Daniels is gone but reunion keeps memory alive


September 09, 1997|By Sherry Graham | Sherry Graham,SPECIAL TO THE SUN

THEY'VE COME TOGETHER each of the past nine years to remember Daniels, a tiny community that is no more, and to celebrate the lives once lived there.

The former residents of Daniels, a 19th-century mill town that once straddled the banks of the Patapsco River, which divides Baltimore and Howard counties, gather to remember life in what was once a flourishing community.

"Daniels, A Town Gone But Not Forgotten" is the theme for the 10th reunion, which will be from 10 a.m. to dusk Saturday at the Pickall Area at Patapsco State Park.

Daniels was forever changed by the federal government's "Clean Up America" program of the late 1960s. That program sought to clean streams and rivers by halting pollution.

Many homes in Daniels were perched along the Patapsco, had no indoor plumbing and were a source of pollution. The government purchased the houses and razed them. Many Daniels residents moved to Carroll County.

In June 1972, Hurricane Agnes swept through the area and carried away what was left of Daniels. Only a Methodist church high atop a hill remained.

Eldersburg residents Frank and Ethel Neely have strong ties to Daniels. Frank grew up there and Ethel's family lived nearby. Family members worked in a textile mill there.

"The people in Daniels were all so close," Ethel recalled. "We all worked, played and grew up together."

Hoping to rekindle memories of those good times, Ethel and friends organized a Daniels reunion in 1988. The event was a success and reunions have been held since.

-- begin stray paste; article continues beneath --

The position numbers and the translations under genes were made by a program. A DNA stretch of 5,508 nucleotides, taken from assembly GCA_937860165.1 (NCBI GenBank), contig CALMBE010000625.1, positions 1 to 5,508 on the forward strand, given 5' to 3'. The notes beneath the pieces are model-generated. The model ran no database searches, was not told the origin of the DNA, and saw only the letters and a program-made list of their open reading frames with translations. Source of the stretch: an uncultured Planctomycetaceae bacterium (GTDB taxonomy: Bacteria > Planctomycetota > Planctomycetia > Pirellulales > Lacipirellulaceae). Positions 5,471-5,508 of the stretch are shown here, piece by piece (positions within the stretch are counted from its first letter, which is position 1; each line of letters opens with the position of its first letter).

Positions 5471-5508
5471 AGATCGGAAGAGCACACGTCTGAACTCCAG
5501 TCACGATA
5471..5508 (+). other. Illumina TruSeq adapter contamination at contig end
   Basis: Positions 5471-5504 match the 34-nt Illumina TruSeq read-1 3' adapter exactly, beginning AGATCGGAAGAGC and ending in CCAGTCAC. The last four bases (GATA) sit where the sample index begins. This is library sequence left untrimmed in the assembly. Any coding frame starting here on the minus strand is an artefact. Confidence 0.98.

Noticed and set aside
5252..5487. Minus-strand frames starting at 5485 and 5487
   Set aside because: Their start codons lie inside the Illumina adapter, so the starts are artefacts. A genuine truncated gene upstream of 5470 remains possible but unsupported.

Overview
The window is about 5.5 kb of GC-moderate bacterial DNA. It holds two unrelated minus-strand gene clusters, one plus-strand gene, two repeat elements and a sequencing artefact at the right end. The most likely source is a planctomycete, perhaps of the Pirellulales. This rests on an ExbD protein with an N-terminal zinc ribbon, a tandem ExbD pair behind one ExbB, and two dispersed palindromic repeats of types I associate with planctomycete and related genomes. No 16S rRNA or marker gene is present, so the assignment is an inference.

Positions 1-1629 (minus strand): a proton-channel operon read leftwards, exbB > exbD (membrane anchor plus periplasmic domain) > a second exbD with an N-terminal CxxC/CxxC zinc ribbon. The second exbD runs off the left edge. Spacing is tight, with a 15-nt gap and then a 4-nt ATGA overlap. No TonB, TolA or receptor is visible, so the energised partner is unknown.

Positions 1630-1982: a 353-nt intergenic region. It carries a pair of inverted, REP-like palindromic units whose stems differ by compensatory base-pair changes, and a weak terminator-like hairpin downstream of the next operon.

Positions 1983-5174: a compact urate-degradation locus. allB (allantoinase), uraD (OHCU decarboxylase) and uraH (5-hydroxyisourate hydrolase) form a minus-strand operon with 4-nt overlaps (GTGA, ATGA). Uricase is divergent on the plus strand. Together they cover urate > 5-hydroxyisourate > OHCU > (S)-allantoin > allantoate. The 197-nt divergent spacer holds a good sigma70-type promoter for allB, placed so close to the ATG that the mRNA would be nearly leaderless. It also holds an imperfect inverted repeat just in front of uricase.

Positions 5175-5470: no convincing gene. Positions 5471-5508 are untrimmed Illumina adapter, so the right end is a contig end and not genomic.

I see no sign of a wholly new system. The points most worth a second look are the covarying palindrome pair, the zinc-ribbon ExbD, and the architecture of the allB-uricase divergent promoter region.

Former residents from all over faithfully attend and come from neighboring states and from Arizona, Tennessee, North and South Carolina, and Washington.

This year, former residents are asked to bring old photos and town history along with their memories. Commemorative T-shirts have been printed with an image of an old mill.

Participants should bring their own lunches or food to cook on grills.

Information: Ethel Neely at 410-795-7996.

Playground donation

Representatives from American Legion Post 223 in Sykesville will visit Oklahoma Road Middle School tonight to present a donation of $1,500 to the school's PTA.

The school will use the money to help replace and upgrade aging playground equipment.

Benefit carnival

The annual Freedom Park Benefit Carnival will be from 10 a.m. to 3 p.m. Saturday at Carrolltown Center.

The carnival will feature inexpensive games for children, food and surprises for the family.

The event is sponsored by the Carrolltown Center and the Freedom Area Recreation Council.

Information: 410-549-6296.

No drought here

As we look around, we can see the effect this dry summer has had on lawns and gardens. Recent rains have brought some green back to the landscape, but most gardens are lost.

There is a most unusual tomato plant in Sykesville that is flourishing despite the drought, and it's caught the attention of more than a few neighbors.

The plant sprung up through a tiny crack in the driveway at the home of Emma and Harold Bowles. So far, the plant has yielded more than 20 delicious tomatoes.

"You have just got to see this thing to believe it," said Emma Bowles. "The ones we planted in the garden haven't done anything, but this plant is truly unbelievable."

Sherry Graham's Southeast neighborhood column appears Tuesdays in the Carroll County edition of The Sun.

Pub Date: 9/09/97

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